She was very strong on her GCSE - we're expecting at least an A grade - and when I looked at a book designed to bridge the gap between GCSE and A level it was all stuff she has done and is confident on (vectors, quadratic and simultaneous equations, cumulative frequency graphs etc). We were thinking of taking AS level next year.
Funding-wise, Fiona, the college were talking about taking her on their proper A level courses a year early as they apparently can sometimes do that if they consider a child exceptionally gifted. That's what banner we would get the funding under. I think occasionally secondary schools accept children a year early (ie put them up a year group) and so this is what they were discussing with us. She would count as part of the year group above.
But we don't really want this as she wants to be home ed for at least Year 11.
She did Biology IGCSE last year and neither of us had the slightest knowledge of Biology at all at the start (I dropped it at 14) but she achieved an A - so I have high hopes we could at least attempt the maths!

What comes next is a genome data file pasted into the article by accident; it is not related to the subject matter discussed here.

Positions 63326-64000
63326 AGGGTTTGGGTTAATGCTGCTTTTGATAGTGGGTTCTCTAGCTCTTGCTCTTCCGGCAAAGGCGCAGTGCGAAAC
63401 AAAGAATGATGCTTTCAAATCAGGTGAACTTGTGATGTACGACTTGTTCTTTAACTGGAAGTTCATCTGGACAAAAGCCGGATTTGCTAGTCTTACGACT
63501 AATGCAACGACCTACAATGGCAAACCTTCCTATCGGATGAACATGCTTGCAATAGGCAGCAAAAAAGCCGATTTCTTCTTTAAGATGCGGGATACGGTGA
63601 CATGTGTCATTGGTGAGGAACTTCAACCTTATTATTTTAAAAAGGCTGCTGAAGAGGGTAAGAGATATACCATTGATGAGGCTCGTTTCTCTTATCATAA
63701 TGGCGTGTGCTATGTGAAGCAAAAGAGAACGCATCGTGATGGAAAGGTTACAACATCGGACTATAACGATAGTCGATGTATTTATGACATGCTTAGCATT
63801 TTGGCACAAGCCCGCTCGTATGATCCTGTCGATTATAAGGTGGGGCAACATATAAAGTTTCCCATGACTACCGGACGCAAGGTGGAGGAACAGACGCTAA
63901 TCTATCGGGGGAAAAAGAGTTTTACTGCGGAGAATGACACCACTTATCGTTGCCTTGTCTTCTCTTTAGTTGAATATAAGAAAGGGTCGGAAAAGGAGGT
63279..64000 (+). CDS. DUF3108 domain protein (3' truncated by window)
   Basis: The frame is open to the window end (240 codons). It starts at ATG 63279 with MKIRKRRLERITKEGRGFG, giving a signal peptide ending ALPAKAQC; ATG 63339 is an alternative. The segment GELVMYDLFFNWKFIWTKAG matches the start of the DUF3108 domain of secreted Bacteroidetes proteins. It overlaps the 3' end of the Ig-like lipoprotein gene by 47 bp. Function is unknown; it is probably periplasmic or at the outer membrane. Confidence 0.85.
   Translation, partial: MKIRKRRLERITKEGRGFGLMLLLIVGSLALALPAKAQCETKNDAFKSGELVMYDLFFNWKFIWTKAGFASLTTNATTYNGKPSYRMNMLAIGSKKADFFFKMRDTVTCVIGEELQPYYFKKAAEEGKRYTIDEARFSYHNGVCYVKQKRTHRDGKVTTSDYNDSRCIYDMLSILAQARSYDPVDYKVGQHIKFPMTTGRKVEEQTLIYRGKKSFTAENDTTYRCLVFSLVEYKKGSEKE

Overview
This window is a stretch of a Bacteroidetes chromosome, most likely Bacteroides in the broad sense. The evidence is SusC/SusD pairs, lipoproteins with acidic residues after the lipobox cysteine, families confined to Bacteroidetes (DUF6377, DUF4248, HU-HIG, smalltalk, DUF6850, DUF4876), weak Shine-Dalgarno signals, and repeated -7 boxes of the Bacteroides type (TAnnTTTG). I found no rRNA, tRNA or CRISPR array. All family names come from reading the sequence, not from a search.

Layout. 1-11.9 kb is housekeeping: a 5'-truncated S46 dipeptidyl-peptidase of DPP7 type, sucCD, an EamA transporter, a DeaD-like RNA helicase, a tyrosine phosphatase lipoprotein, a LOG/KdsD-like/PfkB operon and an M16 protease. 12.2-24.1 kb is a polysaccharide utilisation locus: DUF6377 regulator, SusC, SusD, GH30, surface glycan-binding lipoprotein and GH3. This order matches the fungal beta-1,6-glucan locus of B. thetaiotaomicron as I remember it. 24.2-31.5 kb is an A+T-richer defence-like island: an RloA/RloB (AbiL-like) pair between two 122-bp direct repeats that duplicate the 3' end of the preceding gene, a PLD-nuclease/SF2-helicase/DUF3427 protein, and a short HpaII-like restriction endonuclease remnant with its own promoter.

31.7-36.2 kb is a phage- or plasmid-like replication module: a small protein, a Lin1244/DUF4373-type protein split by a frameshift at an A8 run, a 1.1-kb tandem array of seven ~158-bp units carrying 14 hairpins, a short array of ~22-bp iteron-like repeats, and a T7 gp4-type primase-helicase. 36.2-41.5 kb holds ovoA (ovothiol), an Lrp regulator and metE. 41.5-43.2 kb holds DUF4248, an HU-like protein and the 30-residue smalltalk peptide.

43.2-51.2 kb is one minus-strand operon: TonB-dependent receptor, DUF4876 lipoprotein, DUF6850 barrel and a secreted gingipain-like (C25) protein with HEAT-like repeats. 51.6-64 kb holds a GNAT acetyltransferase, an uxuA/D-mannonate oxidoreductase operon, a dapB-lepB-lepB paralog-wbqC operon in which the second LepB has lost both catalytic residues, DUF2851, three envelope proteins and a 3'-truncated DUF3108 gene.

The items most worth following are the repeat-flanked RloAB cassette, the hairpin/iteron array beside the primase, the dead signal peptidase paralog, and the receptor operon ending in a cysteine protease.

Fiona, as an aside, she went to college this year on a 14-16 year old accelerated learning course, and it cost us just £50 for the year. It was heavily subsidised, I assume, so I don't know where the funding for that came from. We didn't question, we just did it! This year just gone they did offer AS maths for Year 11s who had taken GCSE early under the same scheme, but it doesn't look like it is running next year and that's why we've hit more difficulty.
Hi, not sure how much help I'm going to be because I'm just sticking my fingers in my ears and singing La la la la everytime someone says what a bad idea it is because our options are limited and tbh everything we've done so far everyone said we'd be unlikely to manage, but here we are waiting to see what it is that will finally trip us, and proves everyone right.
We've just done History, English, and Business studies at A/S, and are about to start those at A2, and start maths, further maths, physics and chemistry at A/S.
I've little education and learn alongside him forgetting as we go but it seems to be working so far.
£60 buys you online support for A/S or further maths alongside whichever exam boards book you choose, and it's £100 for the two from http://www.mei.org.uk/ which is the maths charity and government funded so I hope it's ok to put up here along with FMSP which is the same, and where you can get free revision stuff and past papers: http://www.fmnetwork.org.uk/index.php Neither has any problem with home edders.
The accelerated learning option sounds interesting. I'm not aware they do it round here. Re getting funding pre-16 for A Levels where the young person has done GCSEs already, I only know of one council where they said it was possible to get funding for this but the person who knew about it is on leave at the moment!